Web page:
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"Spiders of Mirkwood" by John Howe
General Information
LocationsAvathar, Ered Gorgoroth, Nan Dungortheb, Torech Ungol, Ephel Dúath, Eastern hills, Dol Guldur, and Mirkwood
People"Lesser broods" and "spiders of Nan Dungortheb"
Members"Miserable mates" and Shelob
Physical Description
Skin colorBlack or grey
GalleryImages of spiders

The Spiders were eight-legged creatures that captured their prey in intricate webs. Many spiders of Middle-earth reached a colossal size.


There was a sinister side to the spiders of Middle-earth that entered it with the monstrous Ungoliant in the years before the First Age. A gigantic creature of spider-shape, it was she who destroyed the Two Trees of Valinor by sucking the light out of them, and escaped with Melkor into the lands of Middle-earth. There other great spiders already dwelt. Though Ungoliant disappeared into the far south, she left the northern lands infested with her offspring. During the First Age, the mountains of the Ered Gorgoroth were infested with these monsters, and became a place of dread.

Beren fought some of the spiders of Nan Dungortheb, possibly Shelob herself, when he passed through to enter Doriath.[1]

The most infamous of Ungoliant's children lived far to the south and east of the Ered Gorgoroth, on the borders of the land of Mordor. This was Shelob, who haunted a network of tunnels watching the pass of Cirith Ungol, making a living on hapless Orcs and anyone else who happened to come down the passage. She had offspring of her own, smaller than she but with a cruel intelligence, that spread throughout the Ephel Dúath and the Eastern hills, spreading as far north as Dol Guldur and Mirkwood. The return of the Necromancer seemed to have emboldened the spiders' hungry tendencies. It was creatures like these that Bilbo Baggins encountered in The Hobbit, and after fighting them he gave his sword its name Sting.

Tolkien says of Shelob, "Most like a spider she was," [emphasis added], and the offspring of Ungoliant differed from normal spiders in respects beyond their enormous size. Bilbo sees the Mirkwood spiders' eyes as "Insect eyes,"[2] and Shelob's eyes are "clustered" and "many-windowed", with "a thousand facets", like insects' compound eyes.[3] However, normal spiders do not have compound eyes. Tolkien may not have been over-concerned with the difference between spiders and insects, as in the same chapter of The Hobbit he refers to spiders as "hunting and spinning insects". Another difference is that when spiders grow, they moult their skins, but Shelob's hide was "ever thickened from within with layer on layer of evil growth."[4]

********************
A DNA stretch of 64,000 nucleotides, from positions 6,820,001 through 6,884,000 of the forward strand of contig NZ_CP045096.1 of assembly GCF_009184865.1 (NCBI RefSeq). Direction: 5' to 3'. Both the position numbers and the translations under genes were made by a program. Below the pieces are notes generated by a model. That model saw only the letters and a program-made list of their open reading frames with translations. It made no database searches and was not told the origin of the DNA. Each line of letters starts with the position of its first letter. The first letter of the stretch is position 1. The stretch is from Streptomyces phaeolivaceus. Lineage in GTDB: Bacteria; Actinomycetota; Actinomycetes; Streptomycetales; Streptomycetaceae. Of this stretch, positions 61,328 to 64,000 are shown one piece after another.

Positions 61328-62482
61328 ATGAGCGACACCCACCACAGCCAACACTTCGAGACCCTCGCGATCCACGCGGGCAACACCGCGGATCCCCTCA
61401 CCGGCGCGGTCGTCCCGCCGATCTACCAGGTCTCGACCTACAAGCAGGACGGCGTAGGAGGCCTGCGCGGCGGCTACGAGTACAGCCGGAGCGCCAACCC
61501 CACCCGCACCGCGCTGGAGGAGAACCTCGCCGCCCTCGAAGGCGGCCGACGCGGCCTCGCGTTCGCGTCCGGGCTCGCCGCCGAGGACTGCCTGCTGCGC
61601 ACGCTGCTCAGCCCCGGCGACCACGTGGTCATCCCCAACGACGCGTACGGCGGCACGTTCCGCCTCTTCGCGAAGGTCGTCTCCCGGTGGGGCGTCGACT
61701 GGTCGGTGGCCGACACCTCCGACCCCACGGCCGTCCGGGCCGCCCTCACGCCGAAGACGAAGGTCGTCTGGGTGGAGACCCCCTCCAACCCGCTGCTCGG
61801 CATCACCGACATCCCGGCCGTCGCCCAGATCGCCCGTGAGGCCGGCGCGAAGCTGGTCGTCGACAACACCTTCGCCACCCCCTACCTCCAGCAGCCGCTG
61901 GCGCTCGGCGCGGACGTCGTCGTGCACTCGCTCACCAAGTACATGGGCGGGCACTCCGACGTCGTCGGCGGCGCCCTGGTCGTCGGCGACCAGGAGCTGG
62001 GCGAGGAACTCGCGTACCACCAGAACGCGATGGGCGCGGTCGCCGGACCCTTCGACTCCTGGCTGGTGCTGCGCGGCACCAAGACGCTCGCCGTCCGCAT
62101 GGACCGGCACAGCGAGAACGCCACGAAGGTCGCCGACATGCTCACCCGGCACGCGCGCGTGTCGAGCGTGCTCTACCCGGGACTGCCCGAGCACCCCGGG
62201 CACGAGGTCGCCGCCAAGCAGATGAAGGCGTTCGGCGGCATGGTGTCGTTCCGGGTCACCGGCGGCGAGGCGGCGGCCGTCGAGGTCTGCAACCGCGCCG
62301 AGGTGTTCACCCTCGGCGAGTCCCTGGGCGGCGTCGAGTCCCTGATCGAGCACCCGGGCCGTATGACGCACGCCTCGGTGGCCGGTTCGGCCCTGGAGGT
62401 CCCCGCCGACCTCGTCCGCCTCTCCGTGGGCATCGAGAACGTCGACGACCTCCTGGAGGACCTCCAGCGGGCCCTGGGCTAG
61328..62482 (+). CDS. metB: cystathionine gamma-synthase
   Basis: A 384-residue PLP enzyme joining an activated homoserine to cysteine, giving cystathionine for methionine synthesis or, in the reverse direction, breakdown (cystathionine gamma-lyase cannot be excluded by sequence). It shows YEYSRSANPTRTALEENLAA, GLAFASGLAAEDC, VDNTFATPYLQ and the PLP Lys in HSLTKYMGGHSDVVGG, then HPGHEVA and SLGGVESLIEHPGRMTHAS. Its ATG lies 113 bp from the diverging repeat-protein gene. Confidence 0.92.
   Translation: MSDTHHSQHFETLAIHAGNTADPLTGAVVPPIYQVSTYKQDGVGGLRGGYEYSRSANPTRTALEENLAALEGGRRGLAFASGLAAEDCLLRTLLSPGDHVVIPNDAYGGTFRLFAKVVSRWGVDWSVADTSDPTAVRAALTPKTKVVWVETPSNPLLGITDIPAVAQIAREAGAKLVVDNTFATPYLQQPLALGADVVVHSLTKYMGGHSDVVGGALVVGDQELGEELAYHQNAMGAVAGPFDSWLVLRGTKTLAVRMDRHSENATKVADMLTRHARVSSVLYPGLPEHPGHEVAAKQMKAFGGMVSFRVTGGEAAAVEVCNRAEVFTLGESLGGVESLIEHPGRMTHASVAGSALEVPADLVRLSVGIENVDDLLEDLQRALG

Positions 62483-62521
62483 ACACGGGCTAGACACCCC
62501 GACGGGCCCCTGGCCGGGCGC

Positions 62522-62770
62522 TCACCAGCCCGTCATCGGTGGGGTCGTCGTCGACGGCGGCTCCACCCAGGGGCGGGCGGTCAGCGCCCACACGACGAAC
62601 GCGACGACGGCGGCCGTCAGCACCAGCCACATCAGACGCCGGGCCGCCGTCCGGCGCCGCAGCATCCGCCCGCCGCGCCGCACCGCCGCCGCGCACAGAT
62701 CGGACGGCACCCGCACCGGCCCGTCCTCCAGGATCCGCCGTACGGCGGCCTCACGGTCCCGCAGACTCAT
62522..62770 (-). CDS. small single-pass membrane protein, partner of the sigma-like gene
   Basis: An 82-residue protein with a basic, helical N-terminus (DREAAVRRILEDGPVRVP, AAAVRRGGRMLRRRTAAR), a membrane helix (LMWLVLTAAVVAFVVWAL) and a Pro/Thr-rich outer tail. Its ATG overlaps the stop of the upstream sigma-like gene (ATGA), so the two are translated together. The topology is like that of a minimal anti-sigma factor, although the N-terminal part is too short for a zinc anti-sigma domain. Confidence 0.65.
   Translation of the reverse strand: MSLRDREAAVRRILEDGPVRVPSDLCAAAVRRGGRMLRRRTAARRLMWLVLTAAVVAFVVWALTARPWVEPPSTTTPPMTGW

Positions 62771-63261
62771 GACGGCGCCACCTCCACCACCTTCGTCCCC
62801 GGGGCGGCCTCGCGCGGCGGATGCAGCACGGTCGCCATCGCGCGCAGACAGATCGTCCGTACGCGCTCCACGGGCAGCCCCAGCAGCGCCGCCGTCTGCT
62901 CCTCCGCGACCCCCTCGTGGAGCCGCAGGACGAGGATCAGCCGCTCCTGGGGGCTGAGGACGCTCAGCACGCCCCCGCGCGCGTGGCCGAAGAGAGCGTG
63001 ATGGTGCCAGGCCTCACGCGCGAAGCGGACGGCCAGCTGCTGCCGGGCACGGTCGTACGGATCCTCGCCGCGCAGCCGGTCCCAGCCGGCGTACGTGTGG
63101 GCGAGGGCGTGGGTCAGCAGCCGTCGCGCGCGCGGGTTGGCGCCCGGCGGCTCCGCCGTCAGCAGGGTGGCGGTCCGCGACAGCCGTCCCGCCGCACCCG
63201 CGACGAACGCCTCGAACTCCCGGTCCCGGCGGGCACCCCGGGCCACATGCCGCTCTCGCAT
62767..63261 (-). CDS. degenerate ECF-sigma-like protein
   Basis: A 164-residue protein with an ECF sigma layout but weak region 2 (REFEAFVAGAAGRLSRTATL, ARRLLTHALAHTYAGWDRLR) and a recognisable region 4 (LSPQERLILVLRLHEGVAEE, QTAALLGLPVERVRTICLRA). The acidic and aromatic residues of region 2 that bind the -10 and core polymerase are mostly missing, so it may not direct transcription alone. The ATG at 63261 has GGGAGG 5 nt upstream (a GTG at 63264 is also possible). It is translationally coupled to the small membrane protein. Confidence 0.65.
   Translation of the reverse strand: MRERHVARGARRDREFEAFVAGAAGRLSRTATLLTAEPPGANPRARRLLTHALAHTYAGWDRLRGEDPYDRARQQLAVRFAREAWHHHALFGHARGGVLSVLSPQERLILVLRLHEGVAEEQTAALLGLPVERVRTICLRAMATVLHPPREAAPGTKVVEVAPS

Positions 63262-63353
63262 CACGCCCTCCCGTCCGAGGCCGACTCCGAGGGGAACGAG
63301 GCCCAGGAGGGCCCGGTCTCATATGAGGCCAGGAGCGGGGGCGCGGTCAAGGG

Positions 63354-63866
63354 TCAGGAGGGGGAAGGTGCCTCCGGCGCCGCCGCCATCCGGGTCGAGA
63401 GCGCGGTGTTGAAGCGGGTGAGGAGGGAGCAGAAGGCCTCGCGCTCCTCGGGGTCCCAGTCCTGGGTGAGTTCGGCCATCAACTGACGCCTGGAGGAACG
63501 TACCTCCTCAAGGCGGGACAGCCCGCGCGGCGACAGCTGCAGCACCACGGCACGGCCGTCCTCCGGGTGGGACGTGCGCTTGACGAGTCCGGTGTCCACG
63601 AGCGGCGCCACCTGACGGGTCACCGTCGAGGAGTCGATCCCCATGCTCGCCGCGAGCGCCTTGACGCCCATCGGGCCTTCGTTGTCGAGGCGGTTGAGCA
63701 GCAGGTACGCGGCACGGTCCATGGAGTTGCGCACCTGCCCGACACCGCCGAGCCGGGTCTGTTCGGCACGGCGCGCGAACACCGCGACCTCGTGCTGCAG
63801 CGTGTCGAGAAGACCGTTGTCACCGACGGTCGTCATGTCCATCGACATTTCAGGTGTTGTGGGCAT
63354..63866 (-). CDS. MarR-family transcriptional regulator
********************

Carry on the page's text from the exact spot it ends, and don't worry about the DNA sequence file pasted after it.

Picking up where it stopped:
Shelob is consistently described as "stinging" and having a "sting".[5][6][7] That has been taken to mean a sting like that of some insects, which normal spiders do not have.[4] However, in the quotation from "Letter 163" in the "Inspiration" section below, Tolkien used the verb "sting" in the rare sense of a spider's bite. Thus all his references to Shelob's stinging may mean biting.

Other names

In Sindarin, the word for "spider" is ungol.[8] It is found in such names as Torech Ungol, Ungoliant, and Cirith Ungol.

In Gnomish, one of Tolkien's early conceptions of an Elven language, the word for "spider" is cing or cingwin (a struck-out word was gung). A deleted Qenya word for "spider" was ung-we.[9]


Tolkien made inconsistent comments on his feelings about spiders. In a letter to W. H. Auden (quoted more completely below), he wrote, "I do not dislike spiders particularly, and have no urge to kill them. I usually rescue those whom I find in the bath!"

However, in an interview with Jan Broberg in 1961, Tolkien said, as translated by John-Henri Holmberg, "I don't like spiders. It's not a pathological fear, but I rather won't have anything to do with them.[10]

Likewise the writer Richard Lupoff asked Tolkien whether the giant spiders in Edgar Rice Burroughs' Barsoom books had inspired Shelob, and Tolkien replied in a letter:

Source hunting is a great entertainment but I myself do not find it particularly useful. I did read many of Edgar Rice Burroughs' earlier works, but I developed a dislike for his Tarzan even greater than my distaste for spiders. Spiders I had met long before Burroughs began to write, and I do not think he is in any way responsible for Shelob. At any rate I retain no memory of the Siths or the Apt.

Tolkien was bitten by a tarantula when he was a small boy in South Africa. Many writers have suggested that the incident underlies the horrifying and deadly giant spiders in The Silmarillion, The Hobbit, and The Lord of the Rings.[11][12] Tolkien saw no reason to accept that explanation, and he specifically said that his purpose in putting spiders into The Hobbit was to scare his son Michael, who had a fear of them. But some commentators have avoided committing themselves to saying the analysis must be false,[11][13] as seen also in the quotation from Humphrey Carpenter's biography below, and Tolkien did not commit himself either.